Farewell to frogs?
Amphibians have declined drastically in the wild in recent years
Amphibians are the most endangered animals on the planet. In the last 20 years, more amphibian species have declined in numbers than any other group of animals. If we don't work fast, many of these unique and enigmatic creatures could disappear entirely from the wild within our lifetime. If this happens, their importance in medical research, pest control and as indicators of healthy environments will vanish along with them. Could you live in a world without Kermit or Toad of Toad Hall?
Why are they declining?
The decline in amphibians worldwide is due to a number of factors, the most devastating being destruction of their habitats and disease. Their life-cycle and specialised slimy skin mean that they are particularly susceptible to pollution, as well as temperature increases due to climate change. The pet, research and food trades, unsustainable farming practices, and the introduction of invasive or predatory species have also contributed to the recent fall in amphibian numbers.
One of the biggest killers of amphibians is a disease caused by the chytrid fungus, called chytridiomycosis. It is killing off these fascinating creatures at a drastic rate. The future for amphibians hangs in the balance, so research into the prevention and treatment of diseases may be their only hope.
Xenopus and pregnancy testing
The African clawed frog, Xenopus laevis, is thought to be the most likely cause for the worldwide spread of chytridiomycosis. From the 30s to the 50s, these frogs were bred in huge numbers and transported across the world to be used in pregnancy testing. The urine of a pregnant woman was injected under the skin of a female frog, and if the woman was pregnant the chemicals in her urine would cause the frog to lay eggs. However, at the time it was not known that these frogs were carriers of the chytrid fungus, so chytridiomycosis spread to all areas where the clawed frogs went. This species is still widely used in research today, albeit with more precautions in place, but the effects over the years have been devastating to other amphibians.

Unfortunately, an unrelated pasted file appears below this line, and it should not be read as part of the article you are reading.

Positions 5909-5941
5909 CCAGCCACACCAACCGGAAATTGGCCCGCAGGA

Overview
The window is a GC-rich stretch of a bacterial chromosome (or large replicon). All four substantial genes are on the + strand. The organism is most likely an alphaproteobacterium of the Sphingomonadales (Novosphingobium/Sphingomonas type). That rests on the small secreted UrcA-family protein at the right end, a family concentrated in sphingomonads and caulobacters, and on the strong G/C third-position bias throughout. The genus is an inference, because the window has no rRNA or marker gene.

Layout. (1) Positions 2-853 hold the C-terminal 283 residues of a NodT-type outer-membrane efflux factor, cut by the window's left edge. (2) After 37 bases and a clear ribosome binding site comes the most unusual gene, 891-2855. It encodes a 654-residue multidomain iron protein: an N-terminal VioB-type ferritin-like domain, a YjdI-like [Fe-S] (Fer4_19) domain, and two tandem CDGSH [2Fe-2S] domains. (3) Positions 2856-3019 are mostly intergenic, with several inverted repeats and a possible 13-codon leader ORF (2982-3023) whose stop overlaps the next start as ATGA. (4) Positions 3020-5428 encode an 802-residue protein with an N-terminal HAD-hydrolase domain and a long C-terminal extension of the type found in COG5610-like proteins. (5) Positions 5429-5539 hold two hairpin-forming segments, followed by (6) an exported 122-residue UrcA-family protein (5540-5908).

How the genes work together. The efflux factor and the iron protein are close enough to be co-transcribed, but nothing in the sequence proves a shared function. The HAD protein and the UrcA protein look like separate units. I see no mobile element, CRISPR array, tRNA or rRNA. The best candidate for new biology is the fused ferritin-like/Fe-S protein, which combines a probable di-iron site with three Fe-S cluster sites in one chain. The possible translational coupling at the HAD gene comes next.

A positive future
With your support, we believe that there can be a positive future for amphibians. There is a great deal of scientific research and conservation work happening worldwide to help prevent further decline in wild amphibian populations. ZSL is involved in a large number of projects studying and counteracting amphibian diseases and the effects of invasive species; creating sustainable practices for farming and trade; looking into how species move around between habitats and, where possible, reintroducing healthy, captive-bred amphibians back into the wild. ZSL is also a part of and supports the Amphibian Survival Alliance .
In ZSL London Zoo's new amphibian exhibit, you can see inside our amphibian breeding room where ZSL zookeepers and scientists are working with amphibian species that are threatened by chytridiomycosis in the wild and investigating how to counteract the problems they face.
ZSL London Zoo is the only zoo in Europe breeding Mallorcan midwife toads. We maintain small populations of toads that originated from different locations. Their health and genetics are monitored for comparison with infected populations. You may see scientists swabbing the animals' mouths or examining and identifying the adult toads.
EDGE Amphibians programme
ZSL's EDGE of Existence programme conserves the world's most Evolutionarily Distinct and Globally Endangered animals. EDGE Amphibians focuses on protecting the 100 most unique and threatened amphibian species, some of whom give birth through the skin of their backs, live without lungs, or survive without food for ten years. You may have seen an axolotl before, but you've probably never heard of the Chinese giant salamander, the Sagalla caecilian, the olm or the mountain chicken frog.
85% of these animals are not currently receiving any direct conservation attention, so it is imperative that we help them to survive and also work with communities to enable them to care for the extraordinary threatened species that live alongside them.